An article in The Washington Post this week points to the continuing—and alarming—rise in deaths from heroin and abuse of prescription opioids and notes that a wide range of strategic efforts have still not stemmed the tide of drugs affecting a large portion of the United States.
Forty-nine percent of respondents think more focus should be on ensuring that the patients who legitimately need prescription pain medications are still able to easily get them when they need them…
It’s no secret that prescription drug abuse is a complex issue, but often the media do not present all the components of this tragic epidemic. The focus remains on the effects of the misused prescription drugs—which is a real and unavoidable part of the story—but another part is on ensuring patients who legitimately need those medications have access to them.
According to NACDS opinion research conducted this summer, likely voters understand the complexity of the issues, with nearly 8-in-10 respondents agreeing with the statement: “Pharmacies have a dual role when it comes to battling prescription drug abuse: They have to be part of the solution by working with law enforcement officials to stop prescription drug abuse, but they also have to maintain their responsibilities to patients by making sure they receive the medications they legitimately need.”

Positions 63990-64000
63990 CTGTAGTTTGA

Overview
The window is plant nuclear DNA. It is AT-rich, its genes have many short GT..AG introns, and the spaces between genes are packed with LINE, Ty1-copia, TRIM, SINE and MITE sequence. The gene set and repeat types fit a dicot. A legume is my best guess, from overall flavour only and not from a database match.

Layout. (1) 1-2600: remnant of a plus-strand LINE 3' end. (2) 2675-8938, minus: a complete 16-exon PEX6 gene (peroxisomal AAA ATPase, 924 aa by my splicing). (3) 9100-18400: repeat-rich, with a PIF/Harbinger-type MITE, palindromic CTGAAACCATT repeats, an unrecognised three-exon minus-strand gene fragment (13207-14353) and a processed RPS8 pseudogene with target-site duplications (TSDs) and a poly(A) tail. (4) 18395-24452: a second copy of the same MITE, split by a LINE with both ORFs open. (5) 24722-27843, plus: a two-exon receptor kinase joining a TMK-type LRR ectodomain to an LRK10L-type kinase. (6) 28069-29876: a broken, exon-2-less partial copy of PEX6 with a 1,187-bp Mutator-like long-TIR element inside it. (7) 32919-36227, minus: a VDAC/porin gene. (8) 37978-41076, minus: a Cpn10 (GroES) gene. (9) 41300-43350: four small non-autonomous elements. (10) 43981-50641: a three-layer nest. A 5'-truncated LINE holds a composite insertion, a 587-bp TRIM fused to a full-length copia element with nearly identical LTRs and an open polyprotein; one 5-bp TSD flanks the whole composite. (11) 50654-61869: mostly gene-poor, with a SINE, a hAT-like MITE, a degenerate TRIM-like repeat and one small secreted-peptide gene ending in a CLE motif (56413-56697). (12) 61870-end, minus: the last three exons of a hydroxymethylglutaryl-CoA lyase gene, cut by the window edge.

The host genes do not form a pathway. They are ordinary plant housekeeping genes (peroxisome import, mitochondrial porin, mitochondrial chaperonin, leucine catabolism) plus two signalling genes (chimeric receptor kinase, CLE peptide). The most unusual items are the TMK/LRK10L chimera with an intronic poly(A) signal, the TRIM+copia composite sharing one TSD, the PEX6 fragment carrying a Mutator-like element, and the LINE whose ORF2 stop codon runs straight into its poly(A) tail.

In addition, when considering whether new approaches are needed on these issues, 32 percent of the respondents believe there should be more emphasis on cracking down on the abuse of prescription pain medication by establishing stricter guidelines and rules for how those medications can be dispensed. Forty-nine percent of respondents think more focus should be on ensuring that the patients who legitimately need prescription pain medications are still able to easily get them when they need them, and 19 percent feel the nation has reached a reasonable balance when it comes to this issue.
NACDS is making it a top priority to advocate—in collaboration with patient groups—before the Drug Enforcement Administration (DEA) about necessary approaches to address drug abuse prevention and access at the same time. In addition, NACDS continues to advocate for legislation (S. 483 and H.R. 471) that would direct the Department of Health and Human Services to work jointly with the Office of National Drug Control Policy and DEA to assess obstacles to legitimate patient access to controlled substances, and to identify how collaboration among agencies and stakeholders can benefit patients and prevent diversion and abuse of prescription drugs.